Did you know that collecting welfare benefits that you’re not entitled to is a crime? San Diego welfare fraud attorney Vikas Bajaj knows how important welfare programs in California can be. When you face tough economic times you may stretch the truth about your income or need in order to get more government benefits for your family. When this happens you can potentially be charged with a crime.
In some cases, charges of welfare fraud can have serious criminal consequences. You can even lose the right to collect future benefits if you are convicted. The best way to reduce the potential negative consequences of welfare fraud is by contacting an attorney like Vikas Bajaj. With nearly two decades of experience, Mr. Bajaj has the experience that you need in a defense attorney. He understands how the prosecution will approach your case and the steps that need to be taken to limit the consequences you face. He will aggressively fight to have the charges against you reduced or dismissed. Contact his office today to schedule a free initial meeting.
California Welfare Fraud Laws
Broadly defined, welfare fraud is the act of deceiving the government into giving you welfare program benefits to which you would not otherwise be entitled to receive. However, welfare fraud can be committed in many ways. California’s primary welfare fraud law, which can be found in the Welfare and Institutions Code Section 10980, outlines the specific behaviors and acts that can trigger criminal liability for fraud.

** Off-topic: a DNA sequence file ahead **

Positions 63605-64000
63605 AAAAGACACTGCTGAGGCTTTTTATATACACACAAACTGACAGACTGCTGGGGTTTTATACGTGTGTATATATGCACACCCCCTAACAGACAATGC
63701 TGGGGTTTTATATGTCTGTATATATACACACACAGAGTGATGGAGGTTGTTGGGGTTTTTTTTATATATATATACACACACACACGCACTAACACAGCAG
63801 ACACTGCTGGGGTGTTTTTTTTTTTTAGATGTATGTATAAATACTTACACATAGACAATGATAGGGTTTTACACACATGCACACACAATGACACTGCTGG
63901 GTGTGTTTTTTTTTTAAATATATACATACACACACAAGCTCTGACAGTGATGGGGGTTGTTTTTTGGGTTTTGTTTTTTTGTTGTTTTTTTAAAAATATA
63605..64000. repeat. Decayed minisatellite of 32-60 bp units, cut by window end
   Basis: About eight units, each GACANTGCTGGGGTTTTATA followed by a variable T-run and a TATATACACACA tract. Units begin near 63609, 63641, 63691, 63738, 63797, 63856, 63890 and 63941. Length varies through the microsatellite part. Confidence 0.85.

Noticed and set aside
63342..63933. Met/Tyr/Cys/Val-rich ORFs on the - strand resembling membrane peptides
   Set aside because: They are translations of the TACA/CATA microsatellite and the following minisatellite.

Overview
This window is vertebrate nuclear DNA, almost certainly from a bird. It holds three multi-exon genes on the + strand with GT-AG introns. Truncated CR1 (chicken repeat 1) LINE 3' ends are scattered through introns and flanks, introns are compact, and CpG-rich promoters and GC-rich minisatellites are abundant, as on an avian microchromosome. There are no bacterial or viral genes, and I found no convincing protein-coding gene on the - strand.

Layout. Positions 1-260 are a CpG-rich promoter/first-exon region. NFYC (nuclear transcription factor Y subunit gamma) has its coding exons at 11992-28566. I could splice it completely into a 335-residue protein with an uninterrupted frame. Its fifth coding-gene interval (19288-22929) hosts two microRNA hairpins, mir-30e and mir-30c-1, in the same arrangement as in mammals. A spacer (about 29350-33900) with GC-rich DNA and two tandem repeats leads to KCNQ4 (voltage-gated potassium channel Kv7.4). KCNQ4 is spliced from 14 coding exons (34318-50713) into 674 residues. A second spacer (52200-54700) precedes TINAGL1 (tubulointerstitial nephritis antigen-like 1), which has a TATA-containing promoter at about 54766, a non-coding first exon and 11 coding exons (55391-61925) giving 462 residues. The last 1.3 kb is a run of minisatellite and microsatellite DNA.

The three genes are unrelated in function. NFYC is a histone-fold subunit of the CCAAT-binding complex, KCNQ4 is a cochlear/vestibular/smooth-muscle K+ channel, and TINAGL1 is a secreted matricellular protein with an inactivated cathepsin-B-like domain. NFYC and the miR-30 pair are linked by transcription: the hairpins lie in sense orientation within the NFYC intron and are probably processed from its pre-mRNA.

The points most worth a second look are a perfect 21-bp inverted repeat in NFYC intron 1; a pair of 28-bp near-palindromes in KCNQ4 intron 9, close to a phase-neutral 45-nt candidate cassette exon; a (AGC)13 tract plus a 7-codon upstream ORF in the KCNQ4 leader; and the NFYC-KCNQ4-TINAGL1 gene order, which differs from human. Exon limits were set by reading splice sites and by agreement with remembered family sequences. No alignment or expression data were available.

Making a False or Misleading Statement to Receive Benefits
You can be charged with the crime of welfare fraud under WIC 10980(a) if you lie deceive the government into giving you benefits that you are not eligible to receive. Specifically, it is a crime to:
- With the intent to deceive;
- Make a false or misleading statement or fail to disclose information;
- In order to receive welfare benefits that you are not entitled to have.
Fraud can be committed with the intent to (1) start receiving benefits, (2) continue to receive benefits once your eligibility has expired, or (3) receive more benefits than you are lawfully entitled to have.
Penalty: Applying for fraudulent welfare benefits is a misdemeanor offense.
Multiple Applications or False Applications for Welfare Benefits
You can be charged with the crime of welfare fraud under WIC 10980(b) if you try to defraud the government by submitting multiple applications for benefits or use a fake identity to recover benefits. Specifically, it is a crime to knowingly submit:
- More than one application for benefits with the intent to establish multiple entitlements;
- An application for aid for a fictitious or nonexistent person; or
- An application using a false identity.
Penalty: Submitting multiple or false applications for benefits can be a misdemeanor or a felony.
Receiving or Collecting Fraudulent Welfare Benefit